9. ^ Udasin, Sharon (3 July 2012). "New Natural Gas Wealth Means Historic Change for Israel". National Geographic News. part of "The Great Energy Challenge" series. Retrieved 25 August 2012.
  10. ^ "Delivery System". Israel Natural Gas Lines, Ltd. Archived from the original on 4 September 2012. Retrieved 24 March 2012.
  11. ^ "Delek Group Subsidiaries Announce Preliminary Results of 3D Seismic Survey & Updates on Tamar & Mari-B Fields" (Press release). Delek Group. 3 June 2010. Retrieved 3 June 2010.
  12. ^ Bar-Eli, Avi (12 August 2009). "Tamar offshore field promises even more gas than expected". Haaretz. Retrieved 17 October 2012.
  13. ^ Scheer, Steven (3 June 2010). "Noble increases Tamar gas reserve estimate 15 pct". Reuters. Retrieved 17 October 2012.
  14. ^ a b "Tamar Reserves Update". Isramco Negev 2, LP. 1 February 2014. p. 2. Retrieved 2 February 2014.
  15. ^ Solomon, Shoshanna; Khan, Sarmad (13 July 2014). "Israel Shares Rise as Gas Field Reserves Are Increased". Bloomberg News. Retrieved 13 July 2014.
  16. ^ "Noble Energy Announces Successful Leviathan Appraisal Results and Increases Resource Size" (Press release). Noble Energy. 19 December 2011. Retrieved 28 December 2011.
  17. ^ "Significant Discovery Announced at Leviathan-1" (Press release). Delek Group. 29 December 2010. Retrieved 30 December 2010.
  18. ^ Barkat, Amiram; Koren, Hillel (1 May 2013). "Leviathan gas reserves raised again". Globes. Retrieved 1 May 2013.
  19. ^ https://www.economist.com/news/middle-east-and-africa/21595039-obstacles-still-block-flow-oil-and-gas-eastern-mediterranean-too Israel’s and Palestine’s gas and oil: Too optimistic?
  20. ^ US Energy Information Administration, Natural gas proved reserves, 2015.
  21. ^ Solomon, Shoshanna; Ackerman, Gwen (30 March 2013). "Israel Begins Gas Production at Tamar Field in Boost to Economy". Bloomberg. Retrieved 30 March 2013.
  22. ^ Barkat, Amiram (24 December 2013). "Israel in talks to export gas via Egypt". Globes. Retrieved 18 April 2013.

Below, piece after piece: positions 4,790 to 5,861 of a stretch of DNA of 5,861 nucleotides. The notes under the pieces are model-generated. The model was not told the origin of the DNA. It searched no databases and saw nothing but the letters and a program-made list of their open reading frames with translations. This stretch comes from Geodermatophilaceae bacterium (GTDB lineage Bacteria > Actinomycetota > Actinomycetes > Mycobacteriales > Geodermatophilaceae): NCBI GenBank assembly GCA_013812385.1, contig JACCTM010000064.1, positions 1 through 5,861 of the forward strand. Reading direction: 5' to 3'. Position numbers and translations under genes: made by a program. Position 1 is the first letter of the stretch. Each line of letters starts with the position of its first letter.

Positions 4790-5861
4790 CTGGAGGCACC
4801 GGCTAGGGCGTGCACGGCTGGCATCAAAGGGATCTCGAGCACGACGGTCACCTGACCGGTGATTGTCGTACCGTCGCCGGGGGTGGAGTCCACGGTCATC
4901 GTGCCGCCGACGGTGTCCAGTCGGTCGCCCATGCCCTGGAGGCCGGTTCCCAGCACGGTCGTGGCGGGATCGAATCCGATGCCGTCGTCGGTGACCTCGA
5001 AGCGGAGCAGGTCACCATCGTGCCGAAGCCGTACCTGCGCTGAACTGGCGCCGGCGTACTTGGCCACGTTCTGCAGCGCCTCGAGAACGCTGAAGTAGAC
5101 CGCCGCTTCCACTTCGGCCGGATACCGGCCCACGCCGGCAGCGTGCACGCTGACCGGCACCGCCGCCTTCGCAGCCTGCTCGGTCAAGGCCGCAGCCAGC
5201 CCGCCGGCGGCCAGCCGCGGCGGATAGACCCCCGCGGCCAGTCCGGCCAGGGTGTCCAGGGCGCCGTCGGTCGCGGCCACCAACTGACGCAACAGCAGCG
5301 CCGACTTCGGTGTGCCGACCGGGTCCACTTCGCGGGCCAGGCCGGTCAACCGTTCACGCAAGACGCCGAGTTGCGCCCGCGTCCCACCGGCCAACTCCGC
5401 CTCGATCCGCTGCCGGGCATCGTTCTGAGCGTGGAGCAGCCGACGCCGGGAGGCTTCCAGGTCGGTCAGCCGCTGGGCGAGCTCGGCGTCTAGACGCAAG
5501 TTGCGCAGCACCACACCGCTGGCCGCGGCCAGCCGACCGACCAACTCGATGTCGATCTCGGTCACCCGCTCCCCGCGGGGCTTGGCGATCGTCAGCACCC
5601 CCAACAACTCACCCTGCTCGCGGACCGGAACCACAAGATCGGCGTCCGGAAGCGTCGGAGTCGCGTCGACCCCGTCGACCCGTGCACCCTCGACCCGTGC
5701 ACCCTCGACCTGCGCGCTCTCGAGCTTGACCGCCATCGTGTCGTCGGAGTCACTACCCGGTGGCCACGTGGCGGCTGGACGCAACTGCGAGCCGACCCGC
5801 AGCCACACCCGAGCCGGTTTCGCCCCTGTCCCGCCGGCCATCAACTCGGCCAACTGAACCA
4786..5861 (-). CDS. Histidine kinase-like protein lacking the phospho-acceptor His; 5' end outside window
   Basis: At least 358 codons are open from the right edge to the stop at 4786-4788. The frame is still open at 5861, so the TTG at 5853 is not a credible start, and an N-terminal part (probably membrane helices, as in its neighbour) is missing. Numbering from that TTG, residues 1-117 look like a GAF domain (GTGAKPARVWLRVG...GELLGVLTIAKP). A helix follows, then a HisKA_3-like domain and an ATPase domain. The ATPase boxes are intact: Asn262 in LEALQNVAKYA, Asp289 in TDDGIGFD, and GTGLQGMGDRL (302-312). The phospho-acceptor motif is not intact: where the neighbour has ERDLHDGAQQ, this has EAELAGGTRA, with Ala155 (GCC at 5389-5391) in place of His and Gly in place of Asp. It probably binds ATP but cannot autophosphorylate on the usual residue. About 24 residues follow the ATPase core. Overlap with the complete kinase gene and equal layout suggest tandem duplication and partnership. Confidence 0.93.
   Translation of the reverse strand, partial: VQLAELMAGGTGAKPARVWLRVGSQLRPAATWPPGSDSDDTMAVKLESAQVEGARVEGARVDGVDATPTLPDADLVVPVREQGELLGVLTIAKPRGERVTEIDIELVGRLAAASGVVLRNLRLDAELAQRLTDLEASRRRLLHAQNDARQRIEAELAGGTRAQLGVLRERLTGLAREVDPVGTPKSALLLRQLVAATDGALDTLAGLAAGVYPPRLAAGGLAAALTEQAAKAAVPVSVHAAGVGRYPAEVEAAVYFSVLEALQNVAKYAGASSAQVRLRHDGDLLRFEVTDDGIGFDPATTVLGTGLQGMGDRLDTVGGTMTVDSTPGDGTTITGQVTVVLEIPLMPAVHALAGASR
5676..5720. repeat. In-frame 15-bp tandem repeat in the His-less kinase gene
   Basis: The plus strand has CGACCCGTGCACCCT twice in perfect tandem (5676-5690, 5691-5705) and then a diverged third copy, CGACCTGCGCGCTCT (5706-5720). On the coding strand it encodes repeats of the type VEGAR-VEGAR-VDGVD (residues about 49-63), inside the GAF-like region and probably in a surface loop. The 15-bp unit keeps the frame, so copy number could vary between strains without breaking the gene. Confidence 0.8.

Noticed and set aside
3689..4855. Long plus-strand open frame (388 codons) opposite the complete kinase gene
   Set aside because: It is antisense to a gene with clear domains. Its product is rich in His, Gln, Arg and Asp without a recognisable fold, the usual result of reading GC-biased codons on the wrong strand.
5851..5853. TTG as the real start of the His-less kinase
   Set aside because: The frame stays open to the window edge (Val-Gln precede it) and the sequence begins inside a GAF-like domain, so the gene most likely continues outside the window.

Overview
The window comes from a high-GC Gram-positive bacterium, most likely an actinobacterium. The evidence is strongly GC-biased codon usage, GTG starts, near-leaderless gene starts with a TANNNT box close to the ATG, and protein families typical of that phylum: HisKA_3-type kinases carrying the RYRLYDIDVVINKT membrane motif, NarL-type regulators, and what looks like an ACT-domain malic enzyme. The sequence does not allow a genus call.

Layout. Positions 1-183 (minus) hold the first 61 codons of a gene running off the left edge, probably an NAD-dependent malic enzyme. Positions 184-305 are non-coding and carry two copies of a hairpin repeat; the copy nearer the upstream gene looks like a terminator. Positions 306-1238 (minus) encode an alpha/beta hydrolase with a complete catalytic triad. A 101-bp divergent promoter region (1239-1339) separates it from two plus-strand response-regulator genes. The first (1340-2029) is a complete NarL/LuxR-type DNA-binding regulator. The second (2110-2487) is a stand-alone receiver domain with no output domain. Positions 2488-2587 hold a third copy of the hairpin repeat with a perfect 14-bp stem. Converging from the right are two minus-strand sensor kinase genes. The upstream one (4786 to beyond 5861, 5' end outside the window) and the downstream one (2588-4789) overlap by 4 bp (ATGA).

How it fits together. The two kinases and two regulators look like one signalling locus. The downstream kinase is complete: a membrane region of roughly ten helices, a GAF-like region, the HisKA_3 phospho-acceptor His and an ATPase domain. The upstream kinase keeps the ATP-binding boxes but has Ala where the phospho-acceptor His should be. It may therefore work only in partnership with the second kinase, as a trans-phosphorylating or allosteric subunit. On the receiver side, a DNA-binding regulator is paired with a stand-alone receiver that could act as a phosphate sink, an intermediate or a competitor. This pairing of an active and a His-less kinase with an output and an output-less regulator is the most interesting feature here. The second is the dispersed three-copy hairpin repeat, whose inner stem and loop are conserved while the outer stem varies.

23. ^ Barkat, Amiram (30 March 2013). עצמאות אנרגטית: החלה הזרמת הגז הטבעי ממאגר "תמר"; צפוי להגיע לישראל תוך 24 שעות [Energy Independence: Gas from Tamar Expected to Arrive in 24 Hours]. Globes (in Hebrew). Retrieved 30 March 2013.
  24. ^ "Leviathan partners say all conditions met to supply natgas to Jordan". Reuters. 7 March 2018. Retrieved 10 March 2018.
  25. ^ Omari, Raed (8 March 2018). "'Lands for Israel gas pipeline acquired'". The Jordan Times. Retrieved 10 March 2018.
  26. ^ "Israel announces major gas deal with Egypt". Deutsche Welle. 19 February 2018. Retrieved 10 March 2018.
  27. ^ Zeno, Lior (10 May 2011). "Two Weeks' Postponement in Pelagic's Drilling License Approval". TheMarker. Retrieved 21 May 2011.
  28. ^ Barkat, Amiram (19 February 2012). "'Israel's gas reserves worth $130b'". Globes. Retrieved 20 February 2012.
  29. ^ Gismatullin, Edward; Ben-David, Calev (2 August 2012). "Israel Finds $240 Billion Gas Hoard Stranded by Politics: Energy". BusinessWeek. Retrieved 3 August 2012.
  30. ^ Trilnick, Itai (8 February 2012). "Don't export gas, think tank urges Israeli leaders". Haaretz. Retrieved 17 October 2012.
  31. ^ Shemer, Nadav; Udasin, Sharon (19 February 2012). "Cabinet outlines plan for sovereign wealth fund". Jerusalem Post. Retrieved 20 February 2012.
  32. ^ Israel’s Natural Gas Bonanza Archived 2009-07-22 at the Wayback Machine.. Energy Tribune. Retrieved on 8 September 2011.
  33. ^ Beckwith, Robin (March 2011). "Israel's Gas Bonanza" (PDF). Journal of Petroleum Technology: 46. Retrieved 5 February 2012.
  34. ^ Yeshayahou, Koby (12 February 2012). "Dolphin gas field estimate cut by 85%". Globes. Retrieved 26 July 2012.